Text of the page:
Eva Mendes, who plays the gossip columnist Hitch falls for, is Cuban American.
"There's sort of an accepted myth that if you have two black actors, a male and a female, in the lead of a romantic comedy, that people around the world don't want to see it," admits Will.
"We spend $50 something million making this movie and the studio would think that was tough on their investment. "So the idea of a black actor and a white actress comes up - that'll work around the world, but it's a problem in the US."
Hitch has a pleasantly oldfashioned feel to it. Though there is plenty of passion, it is confined to kissing rather than bedroom acrobatics.
Will confirms that he is comfortable with love scenes, if the script demands them, and so is his wife.
"Jada's done love scenes, she understands that it is not what it looks like. She knows the director's behind you saying 'put your leg over her thigh', there are 50 people sitting around and a grip eating a hot dog.
"The fact that everything with us is 100 per cent pure honesty makes it a lot easier."
The pattern was set from the early days of their romance as, when they first got together, she was coming out of a bad relationship while Will had just divorced his first wife Sheree Smith (by whom he has a son, Trey). . "Normally in the beginning it's all flowers and butterflies in the stomach. We didn't have time for any of that b******t.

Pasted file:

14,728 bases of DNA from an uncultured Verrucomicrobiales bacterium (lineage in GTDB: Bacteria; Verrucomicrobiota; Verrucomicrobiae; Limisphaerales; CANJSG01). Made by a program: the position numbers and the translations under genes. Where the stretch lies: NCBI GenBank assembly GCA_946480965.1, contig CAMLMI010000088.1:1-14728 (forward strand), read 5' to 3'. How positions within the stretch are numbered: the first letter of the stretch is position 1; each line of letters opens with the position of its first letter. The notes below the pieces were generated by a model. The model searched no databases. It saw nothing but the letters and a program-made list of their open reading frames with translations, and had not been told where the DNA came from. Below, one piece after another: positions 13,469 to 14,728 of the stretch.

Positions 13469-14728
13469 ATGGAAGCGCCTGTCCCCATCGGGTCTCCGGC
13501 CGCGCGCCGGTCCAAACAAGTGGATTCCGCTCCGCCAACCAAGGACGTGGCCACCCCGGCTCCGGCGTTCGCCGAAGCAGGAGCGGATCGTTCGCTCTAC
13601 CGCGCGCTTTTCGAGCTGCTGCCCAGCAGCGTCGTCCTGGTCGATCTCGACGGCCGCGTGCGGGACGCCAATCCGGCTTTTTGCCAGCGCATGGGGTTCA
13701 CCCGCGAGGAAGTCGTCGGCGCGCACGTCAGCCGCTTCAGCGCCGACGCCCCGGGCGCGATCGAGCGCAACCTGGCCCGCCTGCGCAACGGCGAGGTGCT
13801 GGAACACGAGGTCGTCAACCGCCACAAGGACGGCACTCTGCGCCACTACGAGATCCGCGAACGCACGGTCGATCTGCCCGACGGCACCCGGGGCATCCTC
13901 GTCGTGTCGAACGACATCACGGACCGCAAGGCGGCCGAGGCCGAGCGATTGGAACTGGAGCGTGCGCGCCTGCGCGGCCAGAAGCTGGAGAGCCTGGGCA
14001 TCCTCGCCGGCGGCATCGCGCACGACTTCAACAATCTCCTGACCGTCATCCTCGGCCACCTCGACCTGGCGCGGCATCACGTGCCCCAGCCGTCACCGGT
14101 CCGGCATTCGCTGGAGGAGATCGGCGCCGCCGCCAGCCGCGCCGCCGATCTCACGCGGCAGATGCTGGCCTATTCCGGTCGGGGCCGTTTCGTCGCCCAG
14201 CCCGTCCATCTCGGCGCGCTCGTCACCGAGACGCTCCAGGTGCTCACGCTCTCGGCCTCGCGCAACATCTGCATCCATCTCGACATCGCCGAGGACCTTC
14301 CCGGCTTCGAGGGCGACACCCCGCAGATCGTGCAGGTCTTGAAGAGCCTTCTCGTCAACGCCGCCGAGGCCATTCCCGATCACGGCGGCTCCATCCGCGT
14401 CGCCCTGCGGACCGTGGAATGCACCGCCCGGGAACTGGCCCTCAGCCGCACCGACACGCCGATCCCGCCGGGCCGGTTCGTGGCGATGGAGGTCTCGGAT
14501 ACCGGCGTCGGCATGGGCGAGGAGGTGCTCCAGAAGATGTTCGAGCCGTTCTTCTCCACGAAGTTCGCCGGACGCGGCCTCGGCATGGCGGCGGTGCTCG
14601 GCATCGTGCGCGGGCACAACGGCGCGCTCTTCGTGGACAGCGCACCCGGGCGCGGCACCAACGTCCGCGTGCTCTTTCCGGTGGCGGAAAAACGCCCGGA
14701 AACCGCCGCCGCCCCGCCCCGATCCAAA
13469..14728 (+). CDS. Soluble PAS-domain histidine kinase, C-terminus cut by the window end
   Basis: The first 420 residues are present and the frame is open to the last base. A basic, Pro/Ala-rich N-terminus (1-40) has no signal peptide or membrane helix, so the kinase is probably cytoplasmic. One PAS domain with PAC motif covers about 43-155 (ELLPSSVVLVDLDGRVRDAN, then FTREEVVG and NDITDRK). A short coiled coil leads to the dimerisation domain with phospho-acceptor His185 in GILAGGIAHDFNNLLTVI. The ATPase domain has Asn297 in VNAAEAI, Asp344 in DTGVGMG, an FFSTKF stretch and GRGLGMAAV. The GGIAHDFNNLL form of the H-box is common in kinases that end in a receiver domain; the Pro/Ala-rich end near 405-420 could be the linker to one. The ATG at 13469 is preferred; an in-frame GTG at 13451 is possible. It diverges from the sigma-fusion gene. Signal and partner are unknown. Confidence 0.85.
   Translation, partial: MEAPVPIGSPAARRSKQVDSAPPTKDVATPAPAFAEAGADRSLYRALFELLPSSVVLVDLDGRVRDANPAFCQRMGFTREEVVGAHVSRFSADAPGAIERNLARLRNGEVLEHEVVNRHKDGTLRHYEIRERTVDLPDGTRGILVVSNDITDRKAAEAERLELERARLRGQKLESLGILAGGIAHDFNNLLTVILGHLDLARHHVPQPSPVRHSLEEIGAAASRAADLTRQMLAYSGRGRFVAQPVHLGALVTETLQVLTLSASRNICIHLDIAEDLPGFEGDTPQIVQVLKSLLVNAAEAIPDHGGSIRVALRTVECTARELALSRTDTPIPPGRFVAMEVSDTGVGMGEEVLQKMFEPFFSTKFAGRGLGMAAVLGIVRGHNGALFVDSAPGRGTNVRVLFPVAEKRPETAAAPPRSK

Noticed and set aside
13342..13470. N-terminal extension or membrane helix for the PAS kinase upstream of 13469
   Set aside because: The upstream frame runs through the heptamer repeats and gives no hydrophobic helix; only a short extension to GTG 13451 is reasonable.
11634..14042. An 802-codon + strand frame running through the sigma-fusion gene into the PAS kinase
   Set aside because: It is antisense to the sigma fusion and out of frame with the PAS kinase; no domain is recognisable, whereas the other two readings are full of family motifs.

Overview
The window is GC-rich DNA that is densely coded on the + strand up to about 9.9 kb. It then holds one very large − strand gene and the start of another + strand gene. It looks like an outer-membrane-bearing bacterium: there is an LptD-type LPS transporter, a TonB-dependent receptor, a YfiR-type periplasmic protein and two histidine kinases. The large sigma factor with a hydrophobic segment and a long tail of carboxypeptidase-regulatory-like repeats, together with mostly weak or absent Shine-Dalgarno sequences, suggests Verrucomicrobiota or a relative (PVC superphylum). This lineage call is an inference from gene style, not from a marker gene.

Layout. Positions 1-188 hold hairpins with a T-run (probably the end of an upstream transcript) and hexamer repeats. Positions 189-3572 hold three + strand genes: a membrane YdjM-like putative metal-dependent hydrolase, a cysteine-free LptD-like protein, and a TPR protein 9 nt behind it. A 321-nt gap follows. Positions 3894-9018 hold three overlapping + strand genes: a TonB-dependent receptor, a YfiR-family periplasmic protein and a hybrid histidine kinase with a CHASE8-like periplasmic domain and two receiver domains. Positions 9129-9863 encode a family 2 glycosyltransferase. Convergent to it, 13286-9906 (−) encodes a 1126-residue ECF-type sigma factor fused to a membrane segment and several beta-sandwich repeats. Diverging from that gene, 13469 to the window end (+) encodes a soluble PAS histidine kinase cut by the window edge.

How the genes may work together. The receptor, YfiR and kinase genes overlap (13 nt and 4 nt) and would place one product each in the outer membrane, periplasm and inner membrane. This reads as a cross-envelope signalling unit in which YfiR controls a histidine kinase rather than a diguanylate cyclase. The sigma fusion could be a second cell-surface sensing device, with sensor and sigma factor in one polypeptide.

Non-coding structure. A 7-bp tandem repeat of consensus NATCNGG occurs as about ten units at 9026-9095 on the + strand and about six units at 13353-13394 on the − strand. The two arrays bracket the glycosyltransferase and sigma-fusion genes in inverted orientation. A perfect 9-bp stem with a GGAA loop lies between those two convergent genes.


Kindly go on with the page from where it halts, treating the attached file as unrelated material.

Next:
"Everything that needed to go wrong went wrong very quickly. On our second date we went to this restaurant and the guy opens the door and goes 'Ah Mr Smith, Mrs Smith. Good to see you,' thinking Jada was my ex.
Though he can't recall the chat-up line he used when they first met, he does remember how he persuaded her to spend the rest of her life with him.
"We'd been on one or two dates then hadn't seen each other for a year. I'd just gotten divorced and I called her and said: "Hey Jada, this is Will." "Will who?" "Will Smith" "Hey, how are you doing?" "Are you seeing anybody right now?" "No" "Alright, cool. You're seeing me".
"That was February 19, ten years ago," he adds, smiling.
They married in 1997 and have two children, Jaden and Willow.
His own dating days firmly behind him, Will is now in a position to offer son Trey, who is 13 this year, advice on how to handle first love.
"I tell him you can't fall in love with every girl. You have to keep one as your friend because she will be the one who gives you the inside information."
The worst advice Will was ever given came from a man Will refers to as his "ghetto co-ordinator" from his home town of Philadelphia - Charlie Mack.
"He said 'what you wanna do is make 'em laugh and then you want 'em to see you knock somebody the f*** out. That's what I do. The whole night it's funny, funny, funny, then I'll go knock somebody the f*** out, because women need to feel safe when they are with you.'
"And it seems to work for him. He's about six or eight inches taller than me, a really big guy, and it's the most horrible advice I ever heard, but women, when they see him knock somebody out, they're all 'Oh Charlie'.
"I'm going 'what do you mean 'Oh Charlie?' He started that fight!'."
Though Will certainly knows how to take care of himself since learning to fight like Mohammad Ali for his Oscar-nominated portrayal of the boxer, he admits he is a laugher not a fighter.
"Comedy actually works better than muscles and cars and stuff like that. Because comedy is kinda sneaky. A woman wakes up and realises 'God, I really like him!' one day," he said.